But that's a convenient illusion. In fact, it is the one illusion that makes every other perceptual illusion possible. Although we're convinced that we're living in an Ingres canvas – full of exquisite detail and verisimilitude – we actually inhabit a post-impressionist painting, rife with empty spaces and abstraction. It's a world so full of ambiguities that it requires constant interpretation.
I'm most interested in the practical consequences of our sensory flaws. Let's begin with this clever paper, published earlier this year in Cognition. The study was led by Lars Hall, at Lund University. It was inspired by a 2005 study, led by Petter Johansson, that showed male subjects a pair of female faces. The subjects were asked to choose the face that they found more attractive. Then, the mischievous scientists used a "card trick" to reverse the outcome of the choice. Here's where the results get a little sad: Less than 30 percent of subjects noticed that their choice had been changed. Our eyes might have preferences, but this doesn't mean our mind can remember them.
In this latest study, Hall and colleagues sought to extend this phenomenon – it's known as choice blindness – to the world of smell and taste. (The paper is called "Magic at the marketplace: Choice blindness for the taste of jam and the smell of tea".) They asked 180 consumers at a supermarket to participate in a quick little experiment. (The scientists pretended to be "independent consultants con- tracted to survey the quality of the jam and tea assortment" in the retail store.) The consumers were told to focus on the taste of the jam and the smell of the tea, and were asked to pick their preferred product when given a variety of different samples. For instance, a participant might be asked to choose between Ginger and Lime jam, or Cinnamon-Apple and Grapefruit. If they were smelling teas, then they might be given a choice between Apple Pie versus Honey, or Pernod versus Mango.
Here's where things get tricky. I'll let the scientists describe their method, in which they slyly reversed the preferences of the hapless consumers:
At first glance, this seems like a ridiculous experiment. It's hard to believe that, when asked to choose between Cinnamon-Apple and Grapefruit jam, I wouldn't notice the difference. Or that, after choosing Mango tea over Pernod, I would fail to realize that I was actually being given Pernod.
And yet, that's exactly what happened. According to the scientists, less than a third of participants realized at any point during the experiment that their preferences had been switched. In other words, the vast majority of consumers failed to notice any difference between their intended decision ("I really want Cinnamon-Apple jam") and the actual outcome of their decision (getting bitter grapefruit jam instead).* We spend so much time obsessing over our consumer choices – I just spent ten minutes debating the merits of Guatemalan coffee beans versus Indonesian beans – but this experiment suggests that all this analysis is an enormous waste of mental energy. I could have just gotten Sanka: My olfactory system is too stupid to notice the difference.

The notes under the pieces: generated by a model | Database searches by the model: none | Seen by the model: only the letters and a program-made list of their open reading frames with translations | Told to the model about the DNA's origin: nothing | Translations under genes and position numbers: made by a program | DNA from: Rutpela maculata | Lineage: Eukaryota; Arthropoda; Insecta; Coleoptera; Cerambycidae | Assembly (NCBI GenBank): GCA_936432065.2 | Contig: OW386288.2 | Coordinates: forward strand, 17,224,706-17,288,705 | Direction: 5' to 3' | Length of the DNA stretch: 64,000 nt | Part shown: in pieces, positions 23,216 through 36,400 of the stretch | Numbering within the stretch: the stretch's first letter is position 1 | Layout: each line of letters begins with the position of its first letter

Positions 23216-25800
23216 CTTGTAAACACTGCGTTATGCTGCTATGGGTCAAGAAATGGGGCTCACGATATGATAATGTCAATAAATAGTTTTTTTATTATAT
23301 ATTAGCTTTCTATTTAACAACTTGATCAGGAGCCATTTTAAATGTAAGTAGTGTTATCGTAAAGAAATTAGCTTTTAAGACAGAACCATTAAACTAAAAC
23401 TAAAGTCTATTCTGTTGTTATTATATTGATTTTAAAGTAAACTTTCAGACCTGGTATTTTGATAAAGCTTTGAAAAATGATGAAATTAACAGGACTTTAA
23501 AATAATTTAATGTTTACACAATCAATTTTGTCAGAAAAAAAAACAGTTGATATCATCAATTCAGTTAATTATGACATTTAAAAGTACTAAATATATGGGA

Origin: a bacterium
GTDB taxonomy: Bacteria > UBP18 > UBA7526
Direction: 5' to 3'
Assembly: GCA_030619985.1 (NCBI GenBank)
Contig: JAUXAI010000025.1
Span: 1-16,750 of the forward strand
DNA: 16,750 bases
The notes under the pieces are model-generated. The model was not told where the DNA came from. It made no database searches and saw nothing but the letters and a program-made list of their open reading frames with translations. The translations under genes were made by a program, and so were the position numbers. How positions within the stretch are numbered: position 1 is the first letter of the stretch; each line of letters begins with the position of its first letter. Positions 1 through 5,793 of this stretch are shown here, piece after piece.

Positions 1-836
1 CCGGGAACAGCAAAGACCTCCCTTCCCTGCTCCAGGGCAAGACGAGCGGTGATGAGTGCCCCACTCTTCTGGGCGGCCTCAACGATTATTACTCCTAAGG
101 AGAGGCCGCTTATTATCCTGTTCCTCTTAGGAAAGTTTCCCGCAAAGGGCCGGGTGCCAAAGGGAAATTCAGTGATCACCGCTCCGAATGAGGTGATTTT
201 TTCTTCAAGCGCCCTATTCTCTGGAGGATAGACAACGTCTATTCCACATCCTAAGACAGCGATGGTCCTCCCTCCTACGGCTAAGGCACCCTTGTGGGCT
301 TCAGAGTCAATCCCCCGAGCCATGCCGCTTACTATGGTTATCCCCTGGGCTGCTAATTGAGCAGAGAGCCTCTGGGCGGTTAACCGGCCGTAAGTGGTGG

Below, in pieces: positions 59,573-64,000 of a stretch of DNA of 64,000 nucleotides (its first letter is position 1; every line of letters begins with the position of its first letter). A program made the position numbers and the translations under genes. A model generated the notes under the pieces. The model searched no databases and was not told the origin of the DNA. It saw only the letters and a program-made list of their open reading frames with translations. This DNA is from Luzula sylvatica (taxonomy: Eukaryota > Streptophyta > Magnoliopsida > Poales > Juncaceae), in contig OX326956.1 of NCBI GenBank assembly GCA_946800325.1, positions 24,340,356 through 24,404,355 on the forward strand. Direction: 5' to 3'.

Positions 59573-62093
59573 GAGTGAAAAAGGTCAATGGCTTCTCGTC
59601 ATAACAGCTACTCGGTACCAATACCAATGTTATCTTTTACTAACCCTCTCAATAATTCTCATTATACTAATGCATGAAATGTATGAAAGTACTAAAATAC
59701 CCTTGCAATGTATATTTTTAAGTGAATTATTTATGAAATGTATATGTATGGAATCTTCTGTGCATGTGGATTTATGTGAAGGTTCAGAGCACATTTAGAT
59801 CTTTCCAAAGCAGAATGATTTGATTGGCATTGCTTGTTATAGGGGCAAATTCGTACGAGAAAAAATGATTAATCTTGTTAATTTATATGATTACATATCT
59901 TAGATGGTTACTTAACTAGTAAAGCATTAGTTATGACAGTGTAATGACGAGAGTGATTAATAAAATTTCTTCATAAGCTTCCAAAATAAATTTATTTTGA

What's most unsettling, however, is that we are completely ignorant of how fallible our perceptions are. In this study, for instance, the consumers were convinced that it was extremely easy to distinguish between these pairs of jam and tea. They insisted that they would always be able to tell grapefruit jam and cinnamon-apple jam apart. But they were wrong, just as I'm wrong to believe that I would be able to reliably pick out the difference between all these different coffee beans. We are all blind to our own choice blindness.
*In the paper, the scientists nicely rebut a variety of counter-explanations, such as that the subjects were too polite or intimidated to say that their choices had been switched.
Image: 99 Cent Store, by Andreas Gurksy
Posted: 16 Aug 2010 10:29 AM PDT
By Duncan Geere, Wired UK
An architecture and design firm called Choi+Shine has submitted a design for theIcelandic High-Voltage Electrical Pylon International Design Competition which proposes giant human-shaped pylons carrying electricity cables across the country's landscape.
The enormous figures would only require slight alterations to existing pylon designs, says the firm, which was awarded an honorable mention for its design by the competition's judging board. It also won an award from theBoston Society of Architects Unbuilt Architecture competition.
On their website, the architecture firm said: "Making only minor alterations to well-established steel-framed tower design, we have created a series of towers that are powerful, solemn and variable.These iconic pylon-figures will become monuments in the landscape. Seeing the pylon-figures will become an unforgettable experience, elevating the towers to something more than merely a functional design of necessity."
The figures can be placed into different poses, with the suggestion that the landscapes could inform the position that the sculpture is placed into. For example, as a power line ascends a hill, the pylons could look as if they're climbing. The figures could also stretch up to gain increased height over longer spans.
"Subtle alterations in the hands and head combined with repositioning of the main body parts in the x, y and z-axis, allow for a rich variety of expressions. The pylon-figures can be placed in pairs, walking in the same direction or opposite directions, glancing at each other as they pass by or kneeling respectively, head bowed at a town," wrote the architects.
That doesn't mean the manufacturing process has to be complex, however. Each pylon is made from the same basic bits (head, arms, torso, legs, etc.), which could be fabricated and then mounted into the desired position using pre-assembled joints.
Choi+Shine added: "Like the statues of Easter Island, it is envisioned that these 150-foot-tall modern caryatids will take on a quiet authority, belonging to their landscape yet serving the people, silently transporting electricity across all terrain, day and night, sunshine or snow."